3.2. Topical Apigenin Lowers Transepidermal Water Loss in a Subacute Murine Allergic Contact Dermatitis Model
Previous studies have demonstrated that apigenin attenuates the development of atopic dermatitis-like lesions  and that transepidermal water loss positively correlates with the severity of subacute and chronic dermatitis [33, 34]. We next determined whether topical apigenin influences transepidermal water loss in subacute cutaneous inflammation in a murine model. As shown in Figure 3(a), repeated topical oxazolone treatment markedly increased transepidermal water loss as compared with vehicle-treated control (). Topical apigenin treatment dramatically prevented the increase in transepidermal water loss induced by oxazolone treatment ( versus oxazolone + vehicle treatment). This result indicates that topical apigenin improves epidermal permeability barrier function in murine subacute dermatitis model.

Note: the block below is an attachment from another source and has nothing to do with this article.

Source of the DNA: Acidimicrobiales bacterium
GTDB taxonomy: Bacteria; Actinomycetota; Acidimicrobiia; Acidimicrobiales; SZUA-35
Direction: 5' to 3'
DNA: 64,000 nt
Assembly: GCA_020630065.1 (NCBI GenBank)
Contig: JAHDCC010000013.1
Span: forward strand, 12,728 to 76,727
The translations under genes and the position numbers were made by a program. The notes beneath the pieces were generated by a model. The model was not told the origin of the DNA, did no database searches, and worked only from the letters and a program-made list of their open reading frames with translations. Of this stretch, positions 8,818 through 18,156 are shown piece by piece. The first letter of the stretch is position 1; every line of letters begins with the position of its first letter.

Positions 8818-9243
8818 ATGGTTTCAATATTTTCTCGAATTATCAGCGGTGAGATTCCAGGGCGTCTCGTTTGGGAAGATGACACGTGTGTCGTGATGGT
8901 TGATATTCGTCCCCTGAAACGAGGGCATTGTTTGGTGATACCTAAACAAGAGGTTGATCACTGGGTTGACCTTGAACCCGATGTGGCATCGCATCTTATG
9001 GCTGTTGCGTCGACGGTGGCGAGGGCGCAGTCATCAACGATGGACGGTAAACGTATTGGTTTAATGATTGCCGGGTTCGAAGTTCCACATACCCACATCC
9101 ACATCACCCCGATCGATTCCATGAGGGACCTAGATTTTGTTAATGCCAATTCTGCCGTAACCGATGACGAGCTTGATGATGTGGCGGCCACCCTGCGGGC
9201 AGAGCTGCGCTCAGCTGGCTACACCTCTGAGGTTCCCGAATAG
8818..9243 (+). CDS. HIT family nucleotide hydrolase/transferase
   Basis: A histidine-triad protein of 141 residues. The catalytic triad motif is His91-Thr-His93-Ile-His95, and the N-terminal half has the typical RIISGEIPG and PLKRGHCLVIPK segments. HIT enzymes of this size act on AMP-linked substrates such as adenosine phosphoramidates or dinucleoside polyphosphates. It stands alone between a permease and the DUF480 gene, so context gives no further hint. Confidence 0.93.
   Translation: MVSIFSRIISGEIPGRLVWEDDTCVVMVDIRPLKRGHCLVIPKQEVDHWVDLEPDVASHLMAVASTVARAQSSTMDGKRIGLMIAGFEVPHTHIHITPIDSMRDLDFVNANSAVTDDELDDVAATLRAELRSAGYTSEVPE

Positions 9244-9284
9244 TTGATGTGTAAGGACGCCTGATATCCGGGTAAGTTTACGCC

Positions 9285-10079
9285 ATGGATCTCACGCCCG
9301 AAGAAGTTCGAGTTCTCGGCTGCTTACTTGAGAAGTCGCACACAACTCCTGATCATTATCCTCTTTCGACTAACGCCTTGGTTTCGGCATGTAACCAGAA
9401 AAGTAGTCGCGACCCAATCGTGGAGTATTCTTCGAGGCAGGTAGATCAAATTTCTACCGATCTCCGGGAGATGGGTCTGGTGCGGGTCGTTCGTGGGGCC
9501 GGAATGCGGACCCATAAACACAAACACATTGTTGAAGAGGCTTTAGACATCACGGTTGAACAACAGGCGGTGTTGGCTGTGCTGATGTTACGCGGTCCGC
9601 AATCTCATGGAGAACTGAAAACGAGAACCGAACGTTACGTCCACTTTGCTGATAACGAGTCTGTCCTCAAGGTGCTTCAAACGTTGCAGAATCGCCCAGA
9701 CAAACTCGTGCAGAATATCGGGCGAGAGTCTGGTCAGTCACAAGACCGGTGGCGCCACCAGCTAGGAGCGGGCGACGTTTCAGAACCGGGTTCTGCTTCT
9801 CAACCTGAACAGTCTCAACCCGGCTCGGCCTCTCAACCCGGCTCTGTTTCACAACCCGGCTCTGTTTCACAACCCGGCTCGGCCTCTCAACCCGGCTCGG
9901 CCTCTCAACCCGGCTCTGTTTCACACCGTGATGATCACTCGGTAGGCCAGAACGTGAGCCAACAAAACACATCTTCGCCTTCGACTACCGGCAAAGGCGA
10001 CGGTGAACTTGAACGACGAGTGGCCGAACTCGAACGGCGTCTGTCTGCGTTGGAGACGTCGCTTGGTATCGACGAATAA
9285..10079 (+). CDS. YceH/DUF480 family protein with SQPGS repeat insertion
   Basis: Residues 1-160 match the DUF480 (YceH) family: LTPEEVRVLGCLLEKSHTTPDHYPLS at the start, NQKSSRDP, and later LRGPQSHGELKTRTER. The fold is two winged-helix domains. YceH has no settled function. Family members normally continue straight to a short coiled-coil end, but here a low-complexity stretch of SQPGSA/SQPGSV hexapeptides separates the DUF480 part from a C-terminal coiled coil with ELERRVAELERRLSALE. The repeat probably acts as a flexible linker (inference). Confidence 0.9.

It has been shown that subacute and chronic dermatitis are characterized by lower stratum corneum hydration and higher skin surface pH [30, 35]. Therefore, stratum corneum hydration and skin surface pH were also evaluated following vehicle and apigenin treatment in oxazolone-treated mice. As reported previously , repeated oxazolone applications significantly decreased stratum corneum hydration (Figure 3(b)). Although the apigenin treatment did not normalize stratum corneum hydration, a notably higher stratum corneum hydration was observed following apigenin treatment (Figure 3(b), for oxazolone + vehicle versus oxazolone + apigenin). In agreement with prior findings , repeated oxazolone treatment caused a significant increase in skin surface pH (Figure 3(c), for normal versus oxazolone + vehicle). In comparison with the vehicle treatment, a substantially lower skin surface pH was apparent in apigenin-treated mice (Figure 3(c), for oxazolone + vehicle versus oxazolone + apigenin; unpaired Student’s -test). These results suggest that topical apigenin partially inhibits the changes of stratum corneum hydration and skin surface pH induced by repeated oxazolone applications.